There are no bonus features on the DVD release.
Our Brand Is Crisis
Our Brand Is Crisis (Warner Home Video) is about a right-wing Bolivian presidential candidate failing badly in the polls who enlists the aid of an American management team, led by burned-out strategist “Calamity” Jane Bodine (Sandra Bullock). In self-imposed retirement following a scandal, Jane is coaxed back into the game for the chance to beat her professional nemesis, Pat Candy (Billy Bob Thornton), now working for the opposition, and to restore her reputation.
Director David Gordon Green attempts to mix political drama and broad comedy — an attempt that comes up short. Though based on a 2005 documentary of the same name, it rings terribly false. Not even the considerable star power of Bullock and Thornton could save it. Though both actors do their best, they are working with an uninspired script and never appear comfortable in their roles. Bullock, in particular, seems sometimes to be channeling Meryl Streep, other times Lucille Ball. For the first half hour, her character wallows in self-pity, which becomes irritating pretty fast.
The story is the key problem. Americans managing a South American election isn’t exactly a plot that will have audiences flocking. And there’s not enough to distinguish the film and motivate audiences to get on board. Effective supporting performances by Anthony Mackie, Joaquin de Almeida, and Reynaldo Pacheco are not enough to raise the overall quality of the picture.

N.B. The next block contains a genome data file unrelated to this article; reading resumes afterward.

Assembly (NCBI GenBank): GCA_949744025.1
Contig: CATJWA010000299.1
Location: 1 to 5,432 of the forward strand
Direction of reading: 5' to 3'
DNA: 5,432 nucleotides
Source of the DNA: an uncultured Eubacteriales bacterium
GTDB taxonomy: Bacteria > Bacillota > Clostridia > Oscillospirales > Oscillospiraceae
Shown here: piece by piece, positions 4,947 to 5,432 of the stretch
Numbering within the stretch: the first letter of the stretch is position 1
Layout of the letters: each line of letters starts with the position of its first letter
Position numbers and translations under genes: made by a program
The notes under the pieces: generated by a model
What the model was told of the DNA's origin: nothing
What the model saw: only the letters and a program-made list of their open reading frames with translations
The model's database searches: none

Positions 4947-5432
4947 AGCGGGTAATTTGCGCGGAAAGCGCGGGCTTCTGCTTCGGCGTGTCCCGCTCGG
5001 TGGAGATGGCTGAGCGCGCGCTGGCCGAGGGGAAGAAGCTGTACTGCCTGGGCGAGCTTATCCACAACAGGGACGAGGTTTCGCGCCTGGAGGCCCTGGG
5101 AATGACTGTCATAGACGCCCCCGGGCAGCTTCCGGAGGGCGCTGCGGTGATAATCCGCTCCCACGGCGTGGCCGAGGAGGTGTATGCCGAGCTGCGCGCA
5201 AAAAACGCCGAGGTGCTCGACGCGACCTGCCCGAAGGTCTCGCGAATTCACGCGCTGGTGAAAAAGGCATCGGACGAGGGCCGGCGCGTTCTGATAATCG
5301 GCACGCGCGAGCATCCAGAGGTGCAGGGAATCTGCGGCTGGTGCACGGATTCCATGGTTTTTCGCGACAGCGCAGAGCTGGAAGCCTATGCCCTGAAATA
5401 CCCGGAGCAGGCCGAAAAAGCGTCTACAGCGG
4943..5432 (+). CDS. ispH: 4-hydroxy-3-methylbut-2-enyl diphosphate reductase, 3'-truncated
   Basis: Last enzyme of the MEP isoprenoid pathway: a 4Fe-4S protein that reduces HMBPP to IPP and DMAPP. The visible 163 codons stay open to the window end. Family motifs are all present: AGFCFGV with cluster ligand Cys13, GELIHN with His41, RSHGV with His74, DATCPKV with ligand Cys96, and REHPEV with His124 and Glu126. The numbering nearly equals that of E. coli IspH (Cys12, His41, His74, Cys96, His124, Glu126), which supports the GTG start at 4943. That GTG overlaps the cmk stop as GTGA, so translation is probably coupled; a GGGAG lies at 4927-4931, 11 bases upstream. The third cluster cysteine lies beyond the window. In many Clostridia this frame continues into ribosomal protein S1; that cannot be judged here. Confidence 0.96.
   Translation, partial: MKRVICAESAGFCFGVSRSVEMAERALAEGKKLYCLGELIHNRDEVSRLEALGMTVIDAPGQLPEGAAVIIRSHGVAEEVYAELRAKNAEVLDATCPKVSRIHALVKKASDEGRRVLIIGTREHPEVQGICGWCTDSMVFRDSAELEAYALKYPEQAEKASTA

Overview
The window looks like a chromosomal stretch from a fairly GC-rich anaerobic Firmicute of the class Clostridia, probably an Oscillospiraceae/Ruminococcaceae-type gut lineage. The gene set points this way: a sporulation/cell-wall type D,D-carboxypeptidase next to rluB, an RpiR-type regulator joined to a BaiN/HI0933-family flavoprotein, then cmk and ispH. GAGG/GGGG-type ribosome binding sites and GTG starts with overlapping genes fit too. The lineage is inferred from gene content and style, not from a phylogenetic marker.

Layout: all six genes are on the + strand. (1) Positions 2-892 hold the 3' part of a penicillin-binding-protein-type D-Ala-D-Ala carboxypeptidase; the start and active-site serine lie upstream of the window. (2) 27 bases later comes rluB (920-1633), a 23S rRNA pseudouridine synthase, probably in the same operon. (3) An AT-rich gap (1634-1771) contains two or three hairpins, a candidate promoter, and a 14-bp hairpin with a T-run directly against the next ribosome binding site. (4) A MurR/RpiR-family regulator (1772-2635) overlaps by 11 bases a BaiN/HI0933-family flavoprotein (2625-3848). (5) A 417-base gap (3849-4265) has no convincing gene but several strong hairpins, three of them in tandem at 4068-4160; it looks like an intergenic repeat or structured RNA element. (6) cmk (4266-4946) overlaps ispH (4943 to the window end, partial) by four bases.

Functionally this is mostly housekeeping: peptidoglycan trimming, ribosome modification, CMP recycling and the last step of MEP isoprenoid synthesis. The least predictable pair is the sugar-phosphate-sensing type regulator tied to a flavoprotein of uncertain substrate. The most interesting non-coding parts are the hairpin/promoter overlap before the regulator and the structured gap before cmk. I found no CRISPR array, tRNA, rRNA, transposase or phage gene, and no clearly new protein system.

The only bonus extra on the Blu-ray release is the featurette “Sandra Bullock: A Role Like No Other,” which chronicles Bullock’s challenge to the filmmakers to change the film’s lead role from male to female and her collaboration with director Green to develop the character.
A Ballerina’s Tale
A Ballerina’s Tale (IFC Films) is a documentary about Misty Copeland, the first black woman named principal dancer by the American Ballet Theatre. Director Nelson George focuses on Copeland at a crucial point. She has been promoted to soloist just as an injury threatens her career. Her stardom has given ballet a renewed surge of relevance even as it draws attention to the ballet establishment’s difficulty in dealing with race.
Director George provides some historical background of ballet, noting its aristocratic, European roots. Interviews with former dance critics underscore ballet’s often-cited obsession with thinness. Black dancer Victoria Rowell talks about how out of place she felt at ballet school in the 1970s, while Copeland comments on being more muscular and curvy than the ballet ideal.
Copeland didn’t start ballet lessons until age 13, yet quickly became a prodigy. Just five years later, she was accepted into American Ballet Theatre. At age 15, she was at the center of a custody battle between her mother and the ballet teachers who were serving as her guardians. Through it all, she matured into one of the most sought-after ballerinas in the United States. Copeland was promoted to principal dancer, the highest rank in a professional dance company, at ABT in June, 2015, making her the first female African-American principal in the company’s 75-year history.
In addition to her dance career, Copeland has become a public persona and media star as a speaker, spokeswoman, Broadway performer in On the Town, featured dancer for musician Prince, and reality TV star on So You Think You Can Dance. She has also written two autobiographical books and serves as narrator of A Ballerina’s Tale.
Though the film offers a revealing portrait of the dancer and the ballet world, there should definitely be more dancing. The dancing, after all, is what got Copeland where she is. Talking heads and commentary are fine, but there’s nothing like seeing the grace, elegance, and power of a star ballerina to understand why she is so exceptional.
Bonus features on the Blu-ray release include deleted scenes and a trailer.